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Prizewinning Entries

We're hoping to set up an archive of all the entries along with any additional information available (so please don't throw away any annotated assembly listings, background information etc. which you didn't send with your entry). We don't have anybody to set this up at the moment, so in the meantime here are the prizewinning programs, i.e. the winner, 4 runners-up and the UK school student winner. Since this page is a temporary stop-gap, if you want to run the programs, you'll have to save the HTML of this page, and extract the snapshot/asm files with an editor.

Quoted text is from the authors' descriptions of the programs. I've added some extra background information which I hope will be informative. However, note that I was not one of the judges so this information is not definitive.

The entries fall into two broad classes, which were dubbed "mathematical" and "graphical". The mathematical programs do some sort of calculation, with the result bit-pattern to be interpreted as one or more numbers. Graphical programs make use of the store as a bitmapped display, and the result bit-pattern was typically interpreted as an animation, or as a symbolic representation of something.

The UK Schools Winner

Brendan Campbell wrote a program to do integer division, giving quotient and remainder. This would have been an essential library routine in the early days. Note the personalisation of the program in the spare bits on the right:

32 0000:00000000000000000000011110000000
0001:10111000000000100000010001000000
0002:11011000000001100000011110000000
0003:00111000000000100000010001000000
0004:01011000000001100000011110000000
0005:01011000000000100000000000000000
0006:10111000000000010000011111000000
0007:00111000000001100000000010000000
0008:00000000000000110000000010000000
0009:10011000000000000000010010000000
0010:11011000000000010000001100000000
0011:11111000000001100000000000000000
0012:00000000000001110000010000000000
0013:01111000000000100000010000000000
0014:00011000000000010000010000000000
0015:01111000000001100000010000000000
0016:01111000000000100000011111000000
0017:01111000000001100000000000000000
0018:11101000000000000000001111000000
0019:00000000000000000000010000000000
0020:00000000000000000000010000000000
0021:00000000000000000000010000000000
0022:00000000000000000000001111000000
0023:01000000000000000000000000000000
0024:10000000000000000000000000000000
0025:00110000000000000000000000000000
0026:00000000000000000000000000000000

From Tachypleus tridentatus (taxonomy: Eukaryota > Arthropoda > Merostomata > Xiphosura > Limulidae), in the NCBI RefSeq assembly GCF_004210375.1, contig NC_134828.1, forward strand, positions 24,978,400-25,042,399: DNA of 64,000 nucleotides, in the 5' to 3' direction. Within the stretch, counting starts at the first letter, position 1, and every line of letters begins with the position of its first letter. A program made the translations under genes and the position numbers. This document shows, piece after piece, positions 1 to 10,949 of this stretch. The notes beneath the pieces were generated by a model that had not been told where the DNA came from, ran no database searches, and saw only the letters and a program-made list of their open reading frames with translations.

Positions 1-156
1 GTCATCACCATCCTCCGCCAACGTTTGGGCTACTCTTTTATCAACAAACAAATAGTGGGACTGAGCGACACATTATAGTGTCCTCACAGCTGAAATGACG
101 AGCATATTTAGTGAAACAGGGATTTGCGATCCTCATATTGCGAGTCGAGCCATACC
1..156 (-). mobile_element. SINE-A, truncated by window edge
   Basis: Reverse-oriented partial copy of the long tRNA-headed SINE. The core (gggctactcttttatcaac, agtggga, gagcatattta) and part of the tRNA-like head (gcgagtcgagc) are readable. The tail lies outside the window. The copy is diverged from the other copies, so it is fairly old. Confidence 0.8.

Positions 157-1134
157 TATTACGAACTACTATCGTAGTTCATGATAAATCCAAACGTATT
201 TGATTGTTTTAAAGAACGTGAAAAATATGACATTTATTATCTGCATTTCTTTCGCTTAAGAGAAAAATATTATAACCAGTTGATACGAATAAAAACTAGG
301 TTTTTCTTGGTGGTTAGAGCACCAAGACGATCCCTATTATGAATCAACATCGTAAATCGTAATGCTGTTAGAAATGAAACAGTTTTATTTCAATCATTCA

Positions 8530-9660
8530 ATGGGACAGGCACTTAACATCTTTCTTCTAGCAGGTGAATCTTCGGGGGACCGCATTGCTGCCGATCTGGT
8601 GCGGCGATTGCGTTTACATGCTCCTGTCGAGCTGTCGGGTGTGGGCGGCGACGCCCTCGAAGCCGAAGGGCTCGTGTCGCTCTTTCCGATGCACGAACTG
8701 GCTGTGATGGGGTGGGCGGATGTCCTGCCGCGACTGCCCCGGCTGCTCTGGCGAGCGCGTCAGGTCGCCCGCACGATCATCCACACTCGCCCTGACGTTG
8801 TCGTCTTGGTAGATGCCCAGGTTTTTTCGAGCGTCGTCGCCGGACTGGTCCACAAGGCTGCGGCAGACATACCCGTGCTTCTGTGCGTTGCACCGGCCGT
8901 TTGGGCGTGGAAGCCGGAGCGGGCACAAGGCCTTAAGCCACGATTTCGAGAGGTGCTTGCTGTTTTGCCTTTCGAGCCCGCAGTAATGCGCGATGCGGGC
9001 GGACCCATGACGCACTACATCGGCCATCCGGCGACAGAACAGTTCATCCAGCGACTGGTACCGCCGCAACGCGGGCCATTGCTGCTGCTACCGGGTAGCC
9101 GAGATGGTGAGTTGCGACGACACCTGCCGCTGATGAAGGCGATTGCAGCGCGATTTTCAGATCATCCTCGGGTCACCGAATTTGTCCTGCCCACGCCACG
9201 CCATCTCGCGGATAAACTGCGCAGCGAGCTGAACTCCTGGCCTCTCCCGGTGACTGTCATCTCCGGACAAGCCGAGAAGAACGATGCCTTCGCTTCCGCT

0027:00000000000000000000000000000000
0028:01011001010000000000000000000000
0029:01010100000000000000000000000000
0030:00000000000000000000000000000000
0031:00000000000000000000000000000000

The Runners-up

Prime Numbers

Bas Wijnen from Holland wrote a prime number generator, which was judged to be the best of the mathematical programs, a difficult choice among many possibilities. This is about the most complex calculation which can be performed in the 32 instructions (the First Program was effectively a subcomponent of this program). When the program stops having found a prime, it can be restarted and will go on to the next one.

30
0000 JMP 24
0001 LDN 21
0002 STO 21
0003 LDN 21
0004 SUB 15
0005 STO 21
0006 LDN 15
0007 STO 22
0008 LDN 22
0009 STO 22
0010 LDN 22
0011 SUB 15
0012 STO 22
0013 SUB 21
0014 CMP
0015 NUM -1
0016 LDN 21
0017 STO 23
0018 LDN 23
0019 SUB 22
0020 JMP 0
0021 NUM 1
0024 NUM 7
0025 CMP
0026 JRP 0
0027 STO 23
0028 LDN 23
0029 SUB 22
0030 CMP
0031 JMP 20

Medieval Analog Clock

John Deane from Australia wrote a "Medieval analog clock which displays the hour as the number of zeroes counted from the left in location 30. The fraction of the hour is displayed in location 31 where each 0 from the left indicates 1/32 hour (about 2 minutes)."

The basic algorithm for this program appeared in a few places, but this was judged the most imaginative setting. The dog kennel on the right hand side is the University of Manchester logo.

31
0001:11011000000000100000000010000000
0002:00111000000000010000000101000000
0003:00000000000000110000001000100000
0004:00111000000000000000010010010000
0005:11111000000000100010100000001010
0006:00000000000001100101000010000101
0007:00000000000000100111001010100111
0008:00000000000000010101001010100101
0009:11111000000001100101001010100101
0010:00000000000000110101001010100101
0011:00111000000001000111111111111111
0012:10111000000000000100000000000001
0013:00111000000000100100000111000001
0014:11111000000001100100001000100001
0015:01111000000000100100010000010001
0016:00000000000001100100100000001001
0017:00000000000000100111100000001111
0018:00000000000000010000000000000000
0019:01111000000001100110001111000111
0020:01011000000000010010001010101010
0021:00000000000000110010001010010010
0022:10111000000000000010001010010010
0023:00111000000000100001110011000111
0024:01111000000001100000000000000000
0025:10111000000000000000000000000000
0026:00000000000111111111111111111111
0027:01101110100110011111111111111111